Au Hasard Balthazar (dir. Robert Bresson, 1966) juxtaposes the human treatment of animals with animal camaraderie between different species, emphasising a human/animal divide and how we think of animals as one homogeneous group that we are not apart of, despite biological taxonomy saying otherwise.
The final scene of Au Hasard Balthazar is where Balthazar finally has peace, wandering into the protection of a flock of sheep to die of his gunshot wound. The scene demonstrates the animal/human divide as after so much maltreatment at the hands of humans, he finds sympathy amongst being completely surrounded by the sheep, as if they are protecting him despite the fact he is mortally wounded. Furthermore, the fact that the dogs then bark to order the sheep away from Balthazar shows the bond he shares with the sheep is that of subservience. The only sounds being the bark of the dogs and the ringing of the bells on the neck of the sheep is a way of establishing the hierarchy, with sheep being below the dogs as they are weaker, who are in turn below the human farmer who orders them.
When Balthazar is dying his head is drooped over with sombre piano music playing in the background, the sheep now not surrounding him but rather standing several feet away. With the drooping of the head and the sad music, Bresson is conveying Balthazar’s sadness at his abandonment by even the sheep. However this is due to the orders of the shepherd, who we only see framed insignificantly in the distance. By framing the farmer so insignificantly yet having him controlling the actions of all the animals but Balthazar within the scene, Bresson is showing metaphorically how distant humans are from animal struggles as he disrupts the natural reaction of the sheep to comfort Balthazar so he can continue with his work.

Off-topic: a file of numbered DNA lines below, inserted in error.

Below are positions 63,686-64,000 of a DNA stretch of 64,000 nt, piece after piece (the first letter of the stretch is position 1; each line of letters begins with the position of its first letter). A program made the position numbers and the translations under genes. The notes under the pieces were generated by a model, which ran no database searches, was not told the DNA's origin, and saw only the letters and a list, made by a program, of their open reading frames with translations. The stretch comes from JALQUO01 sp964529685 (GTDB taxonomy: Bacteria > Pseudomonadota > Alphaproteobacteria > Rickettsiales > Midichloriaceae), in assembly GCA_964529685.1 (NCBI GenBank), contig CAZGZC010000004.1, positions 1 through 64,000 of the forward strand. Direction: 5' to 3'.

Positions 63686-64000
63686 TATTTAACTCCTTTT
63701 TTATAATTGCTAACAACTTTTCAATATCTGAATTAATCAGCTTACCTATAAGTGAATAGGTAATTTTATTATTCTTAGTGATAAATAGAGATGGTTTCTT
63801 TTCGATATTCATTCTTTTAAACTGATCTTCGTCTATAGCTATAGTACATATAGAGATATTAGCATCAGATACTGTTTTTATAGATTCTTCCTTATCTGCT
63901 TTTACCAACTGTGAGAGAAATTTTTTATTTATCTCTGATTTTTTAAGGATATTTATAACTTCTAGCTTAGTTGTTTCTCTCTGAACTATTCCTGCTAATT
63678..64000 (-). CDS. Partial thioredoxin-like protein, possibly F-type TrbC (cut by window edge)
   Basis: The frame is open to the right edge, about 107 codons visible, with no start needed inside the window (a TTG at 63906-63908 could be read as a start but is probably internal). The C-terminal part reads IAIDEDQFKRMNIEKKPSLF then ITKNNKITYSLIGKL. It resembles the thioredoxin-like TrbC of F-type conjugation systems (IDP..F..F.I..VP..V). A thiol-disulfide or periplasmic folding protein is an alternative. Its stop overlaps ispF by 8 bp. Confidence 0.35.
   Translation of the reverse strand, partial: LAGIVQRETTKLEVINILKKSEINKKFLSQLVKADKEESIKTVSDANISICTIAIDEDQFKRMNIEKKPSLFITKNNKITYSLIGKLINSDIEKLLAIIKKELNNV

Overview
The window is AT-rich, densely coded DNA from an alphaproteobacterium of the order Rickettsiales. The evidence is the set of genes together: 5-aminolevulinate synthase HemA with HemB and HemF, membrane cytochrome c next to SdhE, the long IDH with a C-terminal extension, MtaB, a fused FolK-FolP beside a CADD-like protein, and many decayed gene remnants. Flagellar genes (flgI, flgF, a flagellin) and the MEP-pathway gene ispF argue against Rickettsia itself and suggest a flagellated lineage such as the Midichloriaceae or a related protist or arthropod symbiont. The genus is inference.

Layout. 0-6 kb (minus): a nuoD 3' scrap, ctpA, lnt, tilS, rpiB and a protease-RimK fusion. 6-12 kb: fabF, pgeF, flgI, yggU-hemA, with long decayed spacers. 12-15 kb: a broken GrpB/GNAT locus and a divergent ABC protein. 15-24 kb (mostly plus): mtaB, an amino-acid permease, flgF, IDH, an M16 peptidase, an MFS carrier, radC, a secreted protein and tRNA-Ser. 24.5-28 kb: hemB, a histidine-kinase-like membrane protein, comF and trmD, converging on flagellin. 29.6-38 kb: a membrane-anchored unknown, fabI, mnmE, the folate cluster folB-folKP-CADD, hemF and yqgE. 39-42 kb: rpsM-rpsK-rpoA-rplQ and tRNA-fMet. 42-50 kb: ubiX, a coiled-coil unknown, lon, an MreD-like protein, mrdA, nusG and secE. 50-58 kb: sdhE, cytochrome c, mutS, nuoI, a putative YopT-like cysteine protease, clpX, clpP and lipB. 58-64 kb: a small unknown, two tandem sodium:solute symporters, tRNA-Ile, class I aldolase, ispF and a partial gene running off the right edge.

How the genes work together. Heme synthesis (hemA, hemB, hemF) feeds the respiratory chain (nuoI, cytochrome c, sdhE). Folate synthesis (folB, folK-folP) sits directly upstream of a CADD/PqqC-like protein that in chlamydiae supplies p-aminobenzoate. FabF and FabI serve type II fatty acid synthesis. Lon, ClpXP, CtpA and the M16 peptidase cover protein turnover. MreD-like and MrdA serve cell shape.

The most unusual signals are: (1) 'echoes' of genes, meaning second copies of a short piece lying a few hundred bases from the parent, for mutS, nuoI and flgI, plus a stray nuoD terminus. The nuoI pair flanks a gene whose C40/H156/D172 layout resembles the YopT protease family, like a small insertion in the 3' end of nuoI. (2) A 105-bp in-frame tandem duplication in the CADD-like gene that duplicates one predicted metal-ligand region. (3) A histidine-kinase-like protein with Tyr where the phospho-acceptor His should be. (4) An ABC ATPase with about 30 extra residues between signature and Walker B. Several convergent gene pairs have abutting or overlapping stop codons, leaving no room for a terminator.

Finally, as we see Balthazar laying dead the music has stopped and all we hear are the bells of the sheep. The sombre music ending as Balthazar’s life does implies this sadness is internalised within only Balthazar and now it’s over the moment of sadness has passed and that life will continue to the sounds of bells and barking dogs, representing the exploitation of animals by humans for work.
Ultimately Bresson is attempting to paint a sympathetic picture of what the life of an animal is like. By ascribing Balthazar human emotions using the sad music, he tries to make the donkey’s plight relatable to human viewers and to question how we react to animal suffering when presented in a human way. Furthermore, by framing the farmer as a small, lone figure controlling nearly a hundred animals shows the power humans have over them and metaphorically how distant we are from the struggles and suffering it causes. Balthazar is the focal point of both the scene and the film as a whole and by showing us his cruel death in such an emotionally impactful way, Bresson is forcing us to think of the life of each animal as equally important to that of a human.